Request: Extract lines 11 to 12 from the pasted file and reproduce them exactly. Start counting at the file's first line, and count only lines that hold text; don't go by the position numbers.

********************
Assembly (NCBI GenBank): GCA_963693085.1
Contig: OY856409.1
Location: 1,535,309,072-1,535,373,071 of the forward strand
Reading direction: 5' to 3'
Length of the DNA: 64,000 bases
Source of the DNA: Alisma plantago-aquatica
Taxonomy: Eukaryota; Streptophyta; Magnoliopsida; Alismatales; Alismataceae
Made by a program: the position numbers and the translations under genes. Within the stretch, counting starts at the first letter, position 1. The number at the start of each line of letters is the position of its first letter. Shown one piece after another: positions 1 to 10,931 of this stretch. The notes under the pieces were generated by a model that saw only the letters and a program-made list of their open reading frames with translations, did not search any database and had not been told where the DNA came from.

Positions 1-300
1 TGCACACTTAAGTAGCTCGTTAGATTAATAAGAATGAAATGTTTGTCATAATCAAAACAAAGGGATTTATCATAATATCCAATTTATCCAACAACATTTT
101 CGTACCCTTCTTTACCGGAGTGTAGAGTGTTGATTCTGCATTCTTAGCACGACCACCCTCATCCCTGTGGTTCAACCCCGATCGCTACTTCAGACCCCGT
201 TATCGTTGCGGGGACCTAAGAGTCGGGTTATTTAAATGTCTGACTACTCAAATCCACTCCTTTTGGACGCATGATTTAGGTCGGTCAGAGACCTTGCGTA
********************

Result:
101 CGTACCCTTCTTTACCGGAGTGTAGAGTGTTGATTCTGCATTCTTAGCACGACCACCCTCATCCCTGTGGTTCAACCCCGATCGCTACTTCAGACCCCGT
201 TATCGTTGCGGGGACCTAAGAGTCGGGTTATTTAAATGTCTGACTACTCAAATCCACTCCTTTTGGACGCATGATTTAGGTCGGTCAGAGACCTTGCGTA